Versions

 

LD39-2013

View Current PDFView Current PDF

HKEx LISTING DECISION
HKEx-LD39-2013 (published in January 2013) (updated in October 2019 (amendments to the reverse takeover Rules))

Parties Company A — a Main Board issuer

The Vendor — an independent third party

The Target — a company which Company A proposed to acquire from the Vendor
Issue Whether the Target had a portfolio of natural resources that was meaningful and of sufficient substance to justify a listing
Listing Rules Main Board Rules 14.06B and 18.03(2)
Decision The Target did not have a portfolio of natural resources as required

 

FACTS    
 
1.   Company A proposed to acquire the Target that was engaged in the exploration, exploitation and processing of mineral resources in some offshore areas (the Areas). The acquisition was subject to disclosure and shareholder approval requirement under Chapter 14 of the Rules.
 
2.   The consideration for the acquisition would include cash and consideration shares and convertible bonds to be issued by Company A. It was agreed that:
 
  Company A would pay 10% of the consideration to the Vendor upon completion of the acquisition on the basis that the Vendor produced a valuation report showing that the Areas had Indicated Resources of value not less than 10% of the consideration.
 
  Company A would deliver to an escrow agent the convertible bonds representing the remaining 90% of the consideration.  After completion of the acquisition, the Vendor could perform extra works in the Areas during a specified period, and the escrow agent would release an amount of convertible bonds to the Vendor according to the value of any additional Indicated Resources discovered.  After the specified period, Company A would cancel any convertible bonds that had not been released to the Vendor, and the consideration for the acquisition would be reduced accordingly.
 
3.   The size of the acquisition was very significant to Company A. When assessing whether the acquisition would constitute a reverse takeover, one of the factors that the Exchange considered was whether the Target could meet the new listing requirements (see Guidance Letter HKEX-GL104-19 for guidance on the application of the reverse takeover Rules). There was an issue whether the Target could meet Rule 18.03(2) which requires a new applicant mineral company to have at least a portfolio of Indicated Resources, and the portfolio must be meaningful and of sufficient substance.
 
4.   Company A submitted that it would only pay the consideration based on the value of the Indicated Resources identified under a reporting standard acceptable by the Rules. The portfolio of mineral resources to be acquired was meaningful and of sufficient substance.
 
APPLICABLE LISTING RULES    
 
5.   Rule 18.03(2) states that "A Mineral Company must:-  
 
...
 
   
(2)   establish to the Exchange's satisfaction that it has at least a portfolio of:-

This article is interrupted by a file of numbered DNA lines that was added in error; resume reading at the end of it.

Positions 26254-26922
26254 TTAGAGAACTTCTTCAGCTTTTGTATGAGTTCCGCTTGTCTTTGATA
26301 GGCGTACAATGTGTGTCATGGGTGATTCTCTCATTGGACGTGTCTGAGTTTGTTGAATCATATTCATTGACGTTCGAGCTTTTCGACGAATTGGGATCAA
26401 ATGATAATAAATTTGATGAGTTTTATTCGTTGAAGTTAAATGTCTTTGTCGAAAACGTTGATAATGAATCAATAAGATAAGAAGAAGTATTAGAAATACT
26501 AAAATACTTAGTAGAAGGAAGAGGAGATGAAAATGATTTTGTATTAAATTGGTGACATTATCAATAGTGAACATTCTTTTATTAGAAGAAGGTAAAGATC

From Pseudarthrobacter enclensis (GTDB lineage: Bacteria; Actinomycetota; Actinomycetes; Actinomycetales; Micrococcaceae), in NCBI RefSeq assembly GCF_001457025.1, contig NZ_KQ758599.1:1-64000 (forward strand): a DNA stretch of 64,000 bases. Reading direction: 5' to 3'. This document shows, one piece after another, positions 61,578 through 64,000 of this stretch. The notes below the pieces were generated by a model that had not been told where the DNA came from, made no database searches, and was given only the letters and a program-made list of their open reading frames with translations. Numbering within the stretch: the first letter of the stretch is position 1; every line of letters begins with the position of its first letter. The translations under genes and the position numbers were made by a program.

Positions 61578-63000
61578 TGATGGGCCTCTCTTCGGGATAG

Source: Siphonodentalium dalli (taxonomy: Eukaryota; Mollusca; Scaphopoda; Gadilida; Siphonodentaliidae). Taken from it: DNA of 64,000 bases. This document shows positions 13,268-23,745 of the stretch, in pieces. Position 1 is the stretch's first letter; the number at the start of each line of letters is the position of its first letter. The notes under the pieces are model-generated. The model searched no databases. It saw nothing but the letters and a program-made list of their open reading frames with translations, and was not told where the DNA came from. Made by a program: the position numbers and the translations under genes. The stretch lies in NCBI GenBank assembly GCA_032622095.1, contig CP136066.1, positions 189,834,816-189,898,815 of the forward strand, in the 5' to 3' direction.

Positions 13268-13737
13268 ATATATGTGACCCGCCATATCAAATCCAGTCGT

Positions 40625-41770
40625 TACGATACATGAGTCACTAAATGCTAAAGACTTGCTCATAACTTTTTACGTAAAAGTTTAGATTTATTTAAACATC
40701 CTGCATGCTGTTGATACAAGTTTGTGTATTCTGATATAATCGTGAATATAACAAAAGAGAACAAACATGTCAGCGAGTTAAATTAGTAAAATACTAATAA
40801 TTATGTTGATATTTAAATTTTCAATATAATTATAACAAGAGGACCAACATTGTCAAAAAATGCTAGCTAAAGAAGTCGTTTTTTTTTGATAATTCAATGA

(a)   Indicated Resources; or
 
(b)   Contingent Resources,
 
identifiable under a Reporting Standard and substantiated in a Competent Person's Report. This portfolio must be meaningful and of sufficient substance to justify a listing;"
 
   
6.   Paragraph 4 under the Executive Summary section of Consultation Conclusions on New Listing Rules for Mineral Companies published in May 2010 (the Consultation Conclusion) elaborated our view on early stage exploration company: "Given the importance of retail investors in the Hong Kong IPO market and the significantly higher investment risks involved in investing in early stage or pure-play exploration companies, we consider it is not appropriate to list early stage exploration companies at this time."
 
7.   Paragraph 224 under Part B of Consultation Conclusions further states that "Early stage exploration companies are considered speculative by nature. The requirement for Indicated or Contingent Resources together with a production plan should also ensure that the market is less susceptible to potential abuse."
 
ANALYSIS    
 
8.   As stated in the Consultation Conclusion, the Exchange considers it inappropriate to list early exploration companies. To ensure the market is less susceptible to abuse, the Rules require new applicant mineral companies to have Indicated or Contingent Resources together with a production plan.
 
9.   When Company A acquired the Target, the parties could only prove the existence of Indicated Resources of value representing 10% of the consideration, and a substantial part of the Target's portfolio of minerals was not substantiated in the competent person's report. The Vendor was given a long period after completion of the acquisition to ascertain whether there were any additional Indicated Resources in the Areas. The circumstances of the case indicated that the Target was an early exploration company at the time of the acquisition.
 
CONCLUSION    
 
10.   The Target did not have a portfolio of natural resources required under Rule 18.03(2).